Mutya ng Pasig (Richard Abelardo, 1950)
English Title: Muse of Pasig
Part of the charm of watching Richard Abelardo’s Ang Mutya ng Pasig (Muse of Pasig) today, is witnessing the habitable state of the Pasig River a few decades ago. The film opens during the town’s fiesta --- the citizenry in hordes (some of them floating in the river’s sparkling waters; unthinkable today since the waters have lost its sparkle with the accumulation of grease, trash, and other stuff throughout the years) celebrating Mercedes (Rebecca Gonzalez) and Delfin (Roger Nite), the lovely couple crowned as the fiesta’s muse and escort, respectively.
The film follows the turn of events that would separate Delfin from Mercedes, who ends up marrying Don Modesto (Jose Padilla, Jr.), the town’s doctor who harbors a secret affection for the town muse. Tormented by jealousy and uncertainty, Don Modesto banishes Mercedes and their newborn baby (characterized with a birthmark; not a mere plot contrivance since it also facilitates Modesto’s questioning of the child’s paternity when he says the child was born under shadowy circumstances, thus the birthmark). The baby grows up (now played by the Delia Razon), and is named Consuelo by the kindly couple (played by Tolindoy and Angge, comedians with perfect wit and comedic timing) who found her floating in the river and adopted her, and becomes the sweetheart of Basilio (Teody Belarmino), coincidentally the son of Delfin.
The film’s much more than a time capsule of the former luster of Manila's most prominent river. It’s actually a lovely confection --- melodrama in heaps with a tinge of the surreal (Mercedes’ face appearing from the floating water lilies in the river; Don Modesto relives his unjustified banishment of Mercedes through what looks like a thought bubble) and the folkloric (the film is weaved from the tale of a mermaid who appears in the river at night, luring men to their deaths through her beautiful singing). It’s all balanced carefully by Abelardo, who deftly tells the story with genteel frankness (much like a storybook unfolding with exciting and imaginative vigor).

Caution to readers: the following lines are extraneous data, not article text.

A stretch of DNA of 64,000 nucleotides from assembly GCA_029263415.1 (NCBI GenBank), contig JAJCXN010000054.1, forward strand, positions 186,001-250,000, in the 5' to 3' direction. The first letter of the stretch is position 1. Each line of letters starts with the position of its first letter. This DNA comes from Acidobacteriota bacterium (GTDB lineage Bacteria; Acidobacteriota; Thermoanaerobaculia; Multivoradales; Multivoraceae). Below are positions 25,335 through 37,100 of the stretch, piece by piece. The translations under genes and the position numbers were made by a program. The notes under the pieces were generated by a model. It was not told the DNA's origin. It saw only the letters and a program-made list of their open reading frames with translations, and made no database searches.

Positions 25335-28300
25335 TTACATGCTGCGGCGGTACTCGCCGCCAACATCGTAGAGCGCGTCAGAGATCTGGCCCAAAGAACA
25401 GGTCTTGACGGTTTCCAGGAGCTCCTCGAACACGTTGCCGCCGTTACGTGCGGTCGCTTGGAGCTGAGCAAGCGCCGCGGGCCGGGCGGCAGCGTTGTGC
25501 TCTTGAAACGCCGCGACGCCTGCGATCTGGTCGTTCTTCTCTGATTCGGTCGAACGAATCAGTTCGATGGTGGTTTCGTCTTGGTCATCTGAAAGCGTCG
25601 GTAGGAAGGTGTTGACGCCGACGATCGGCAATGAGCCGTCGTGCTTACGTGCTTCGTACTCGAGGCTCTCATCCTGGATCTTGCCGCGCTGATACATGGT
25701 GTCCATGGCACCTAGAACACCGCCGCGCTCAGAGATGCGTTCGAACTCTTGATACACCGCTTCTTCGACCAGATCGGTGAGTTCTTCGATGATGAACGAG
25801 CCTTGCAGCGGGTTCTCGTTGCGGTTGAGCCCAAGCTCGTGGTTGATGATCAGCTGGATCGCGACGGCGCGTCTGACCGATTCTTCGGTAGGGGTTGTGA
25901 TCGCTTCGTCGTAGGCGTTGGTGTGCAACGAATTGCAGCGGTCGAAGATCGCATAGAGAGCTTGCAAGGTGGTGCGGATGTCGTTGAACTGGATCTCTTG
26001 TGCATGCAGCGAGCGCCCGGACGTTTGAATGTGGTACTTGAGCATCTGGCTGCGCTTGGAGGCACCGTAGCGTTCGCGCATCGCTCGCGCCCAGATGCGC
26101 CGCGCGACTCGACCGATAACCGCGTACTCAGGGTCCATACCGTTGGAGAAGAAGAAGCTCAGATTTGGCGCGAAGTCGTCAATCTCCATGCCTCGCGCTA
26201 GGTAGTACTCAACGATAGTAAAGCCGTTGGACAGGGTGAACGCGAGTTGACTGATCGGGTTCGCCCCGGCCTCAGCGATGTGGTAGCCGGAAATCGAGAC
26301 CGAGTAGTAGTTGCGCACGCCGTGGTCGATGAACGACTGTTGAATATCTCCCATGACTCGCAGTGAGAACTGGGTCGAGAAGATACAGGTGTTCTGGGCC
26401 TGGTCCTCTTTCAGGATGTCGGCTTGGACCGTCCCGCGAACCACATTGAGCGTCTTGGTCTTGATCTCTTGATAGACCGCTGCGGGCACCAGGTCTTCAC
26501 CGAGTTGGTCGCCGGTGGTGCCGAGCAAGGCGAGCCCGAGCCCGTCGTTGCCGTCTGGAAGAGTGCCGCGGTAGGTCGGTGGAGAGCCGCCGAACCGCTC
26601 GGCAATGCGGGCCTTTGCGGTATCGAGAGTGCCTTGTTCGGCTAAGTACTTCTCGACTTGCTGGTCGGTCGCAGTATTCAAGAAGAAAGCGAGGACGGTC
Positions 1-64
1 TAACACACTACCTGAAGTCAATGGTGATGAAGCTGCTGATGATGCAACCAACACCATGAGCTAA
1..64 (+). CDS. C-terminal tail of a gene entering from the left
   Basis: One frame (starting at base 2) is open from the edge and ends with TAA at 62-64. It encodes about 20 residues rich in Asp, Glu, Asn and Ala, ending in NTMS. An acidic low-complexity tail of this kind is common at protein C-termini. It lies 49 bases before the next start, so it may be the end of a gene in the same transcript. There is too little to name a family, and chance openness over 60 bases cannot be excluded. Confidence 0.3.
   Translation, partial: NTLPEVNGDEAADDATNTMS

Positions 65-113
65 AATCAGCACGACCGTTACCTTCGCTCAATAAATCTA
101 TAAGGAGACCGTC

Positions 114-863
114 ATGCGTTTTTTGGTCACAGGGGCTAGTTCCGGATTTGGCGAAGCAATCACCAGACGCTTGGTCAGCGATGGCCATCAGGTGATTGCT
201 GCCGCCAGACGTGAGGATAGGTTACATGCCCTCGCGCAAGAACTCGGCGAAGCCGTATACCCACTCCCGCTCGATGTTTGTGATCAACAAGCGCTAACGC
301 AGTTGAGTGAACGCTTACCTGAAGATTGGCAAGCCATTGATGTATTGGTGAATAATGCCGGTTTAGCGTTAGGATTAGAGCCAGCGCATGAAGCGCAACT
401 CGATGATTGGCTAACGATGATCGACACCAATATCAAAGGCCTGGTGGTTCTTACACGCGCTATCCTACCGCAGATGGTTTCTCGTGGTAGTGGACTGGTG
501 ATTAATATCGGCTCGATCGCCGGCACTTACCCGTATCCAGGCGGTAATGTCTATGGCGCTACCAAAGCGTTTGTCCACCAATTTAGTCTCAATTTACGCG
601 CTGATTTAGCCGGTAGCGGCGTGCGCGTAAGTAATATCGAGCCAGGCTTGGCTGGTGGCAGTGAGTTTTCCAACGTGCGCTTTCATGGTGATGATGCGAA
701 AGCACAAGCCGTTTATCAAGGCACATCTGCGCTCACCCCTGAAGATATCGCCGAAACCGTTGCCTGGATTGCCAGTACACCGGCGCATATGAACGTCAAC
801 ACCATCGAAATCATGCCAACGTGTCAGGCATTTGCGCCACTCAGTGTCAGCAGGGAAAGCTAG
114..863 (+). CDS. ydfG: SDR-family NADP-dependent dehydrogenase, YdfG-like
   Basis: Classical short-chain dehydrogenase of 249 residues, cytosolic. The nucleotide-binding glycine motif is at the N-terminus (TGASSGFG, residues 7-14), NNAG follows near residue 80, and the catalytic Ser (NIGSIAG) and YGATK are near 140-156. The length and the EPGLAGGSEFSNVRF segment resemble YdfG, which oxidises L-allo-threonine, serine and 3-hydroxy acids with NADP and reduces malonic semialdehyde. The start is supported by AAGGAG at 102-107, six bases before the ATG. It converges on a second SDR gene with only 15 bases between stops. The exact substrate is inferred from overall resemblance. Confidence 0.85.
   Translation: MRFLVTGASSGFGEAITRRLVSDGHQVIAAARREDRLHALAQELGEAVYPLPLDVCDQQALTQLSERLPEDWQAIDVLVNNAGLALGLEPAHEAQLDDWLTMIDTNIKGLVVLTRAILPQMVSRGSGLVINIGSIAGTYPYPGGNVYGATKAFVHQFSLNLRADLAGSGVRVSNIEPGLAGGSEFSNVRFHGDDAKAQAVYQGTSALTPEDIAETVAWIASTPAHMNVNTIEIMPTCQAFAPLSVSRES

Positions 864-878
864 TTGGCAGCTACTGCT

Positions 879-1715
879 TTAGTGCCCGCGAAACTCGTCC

Mercedes’ apparitions are hauntingly beautiful. She appears garbed in an elaborate dress singing the titular song (composed by Nicanor Abelardo, brother of the director and treasured musician); the intricate melody can only be heard by those who matter (Don Modesto who sadly peers from his window; Consuelo who is mysteriously drawn to the river and the water lilies that populate its waters; later, to Basilio and those looking for her). It’s a lovely diversion from folkloric tradition --- the mermaid’s allure to eager men becomes a desperate wife and mother’s pleas to correct the errors of the past.
You understand the pain, and even that endless longing, that withstands death, that withstands the cruelty of her banishment (one of the film's most exciting and visually powerful sequences is when Mercedes is sent away --- she runs underneath the violent downpour of rain, and chased by Don Modesto's dog through the river banks).
Mutya ng Pasig may not be as sleek as the clever dramas of our contemporary film age (you can’t deny that there are sequences which hamper the film’s flow). However, its timeless feel is undeniable. There’ll always be a lingering sense of wonderment whenever the story unfolds; or a sudden rush of excitement when the father is reunited with his daughter; or that well-deserved gush of emotions when the ailments caused by human fallibility is suddenly cured, and forgiven. It is, quite simply, magical.